Certainly things have changed a lot. I mean, when I look back on the movies that I made in the 70s and 80s, there were less names on the poster. We all got to be a part of a very small unit. Now, the credits go on for 10 minutes at the end of a movie. So, I do miss that. It was a lot more like an intimate family experience. I wouldn’t say I’m burnt out on [my job]. I still love what I do. It’s not work for me. I like entertaining the audience. The most satisfying moment for me is when I’m sitting there with an audience for the first time and we’re telling them a story they respond to.
In these last 40 years, I’m sure you’ve made a lot of relationships. With that said, can you say no to someone like director Steven Spielberg? I mean, you’ve made around 10 films with him, so if he came to you with a pitch and you didn’t like it, would you tell him?
I think we have enough respect for each other that it’s OK to say no. In order to work on a movie now, I have to be really inspired by it. Making movies is hard. I want to be spending my time on a story that I’m really attached to and with filmmakers I’d like to work with. Certainly, I like working with Steven. If he came to me with a movie that I like, I would do it. And if I didn’t, I certainly would say, “Eh, I don’t know if I want to go down that road at this point in my career.” I do have a lot of great friends in the business and I, unfortunately, have to turn some of them down because I’m busy. I’d like to be there all the time. I’m hands on and like to be on the set. Also, I might have something already in production. That’s part of the problem, too.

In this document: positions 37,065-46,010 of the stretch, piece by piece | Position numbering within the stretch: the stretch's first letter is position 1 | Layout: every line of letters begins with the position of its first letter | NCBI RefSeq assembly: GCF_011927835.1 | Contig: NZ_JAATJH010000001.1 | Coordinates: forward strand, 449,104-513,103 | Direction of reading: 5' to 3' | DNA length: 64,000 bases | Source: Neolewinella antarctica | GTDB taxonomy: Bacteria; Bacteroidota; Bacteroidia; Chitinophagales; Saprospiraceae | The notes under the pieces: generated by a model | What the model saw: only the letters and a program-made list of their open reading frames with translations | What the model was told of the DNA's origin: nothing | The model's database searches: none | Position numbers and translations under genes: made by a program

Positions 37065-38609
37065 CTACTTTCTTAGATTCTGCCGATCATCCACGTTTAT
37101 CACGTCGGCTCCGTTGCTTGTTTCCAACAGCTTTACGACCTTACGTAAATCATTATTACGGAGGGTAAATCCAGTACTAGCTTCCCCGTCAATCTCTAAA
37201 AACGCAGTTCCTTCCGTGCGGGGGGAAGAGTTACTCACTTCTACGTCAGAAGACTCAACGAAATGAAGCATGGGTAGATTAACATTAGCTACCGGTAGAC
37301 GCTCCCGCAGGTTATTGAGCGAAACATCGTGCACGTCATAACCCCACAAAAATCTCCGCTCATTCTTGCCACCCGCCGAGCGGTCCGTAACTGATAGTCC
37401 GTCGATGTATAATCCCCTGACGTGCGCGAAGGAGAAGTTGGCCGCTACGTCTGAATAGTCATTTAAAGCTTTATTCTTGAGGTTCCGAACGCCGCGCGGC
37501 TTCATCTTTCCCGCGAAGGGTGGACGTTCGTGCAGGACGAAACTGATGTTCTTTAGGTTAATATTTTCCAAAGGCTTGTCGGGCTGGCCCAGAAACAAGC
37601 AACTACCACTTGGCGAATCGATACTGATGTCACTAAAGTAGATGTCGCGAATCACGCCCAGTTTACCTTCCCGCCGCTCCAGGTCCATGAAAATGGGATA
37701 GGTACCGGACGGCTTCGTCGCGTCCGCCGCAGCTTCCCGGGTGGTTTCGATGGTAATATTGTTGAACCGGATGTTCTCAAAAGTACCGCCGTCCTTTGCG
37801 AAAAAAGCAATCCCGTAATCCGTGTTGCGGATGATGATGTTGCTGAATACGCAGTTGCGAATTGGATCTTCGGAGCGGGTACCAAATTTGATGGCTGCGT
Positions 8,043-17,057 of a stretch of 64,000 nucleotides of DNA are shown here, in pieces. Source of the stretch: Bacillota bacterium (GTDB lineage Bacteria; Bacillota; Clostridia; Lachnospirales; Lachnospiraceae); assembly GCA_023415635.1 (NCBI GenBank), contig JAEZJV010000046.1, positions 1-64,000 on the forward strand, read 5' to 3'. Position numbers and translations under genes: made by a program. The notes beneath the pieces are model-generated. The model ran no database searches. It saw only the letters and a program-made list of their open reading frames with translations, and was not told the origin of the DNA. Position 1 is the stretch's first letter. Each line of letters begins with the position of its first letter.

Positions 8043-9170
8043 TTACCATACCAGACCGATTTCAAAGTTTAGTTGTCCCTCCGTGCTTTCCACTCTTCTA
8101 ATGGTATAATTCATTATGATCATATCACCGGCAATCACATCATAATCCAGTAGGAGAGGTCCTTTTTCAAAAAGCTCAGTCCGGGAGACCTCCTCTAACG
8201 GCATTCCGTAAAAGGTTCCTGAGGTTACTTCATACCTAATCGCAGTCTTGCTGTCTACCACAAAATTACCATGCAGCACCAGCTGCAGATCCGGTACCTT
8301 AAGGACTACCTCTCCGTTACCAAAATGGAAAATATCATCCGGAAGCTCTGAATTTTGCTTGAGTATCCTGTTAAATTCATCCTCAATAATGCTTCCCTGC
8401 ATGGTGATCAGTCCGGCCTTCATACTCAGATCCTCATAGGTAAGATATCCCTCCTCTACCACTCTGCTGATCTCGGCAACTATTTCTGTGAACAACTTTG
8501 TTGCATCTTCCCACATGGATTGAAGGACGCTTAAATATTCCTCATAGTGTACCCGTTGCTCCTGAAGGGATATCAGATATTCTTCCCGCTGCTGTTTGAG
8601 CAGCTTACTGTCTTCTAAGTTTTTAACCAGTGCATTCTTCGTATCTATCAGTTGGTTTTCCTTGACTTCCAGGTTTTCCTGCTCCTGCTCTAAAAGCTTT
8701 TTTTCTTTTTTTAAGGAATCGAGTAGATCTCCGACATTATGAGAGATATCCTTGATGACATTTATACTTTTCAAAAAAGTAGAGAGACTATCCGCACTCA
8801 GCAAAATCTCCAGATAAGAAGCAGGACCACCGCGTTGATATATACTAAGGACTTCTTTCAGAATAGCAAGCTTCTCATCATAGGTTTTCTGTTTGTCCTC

Can you give me an update on Orsen Wells’ “The Other Side of the Wind?” When will the masses get a chance to see the completed film?
Well, I’m hoping very soon. I’m hoping we’ll have something to show everybody next year.
Why did you want to bring this film back to life? There have been plenty of films in the past left unfinished. Why save this particular one?
For me, it’s because I worked on it and I was there. It’s the last movie Orsen directed, so just for film history I think we should finish it and make it available for the world to see.
You are, of course, known for producing some major blockbusters like the “Indiana Jones” and “Back to the Future” franchises. Is there something on a smaller scale that you would point audiences to that you produced that you are particularly proud of that they might’ve missed?
A movie I was a part of that I think is a wonderful, small, independent movie is called “The Diving Bell and the Butterfly.” I would also point to a movie we made with Steven called “Empire of the Sun.” It’s not a small movie, but a lot people didn’t see it. We made it back in the 80s and it stars Christian Bale. It’s a wonderful story. What I’m most proud of about that movie is that it’s way before CG, so all of the action in it is real—real planes and real explosions. It’s pretty cool.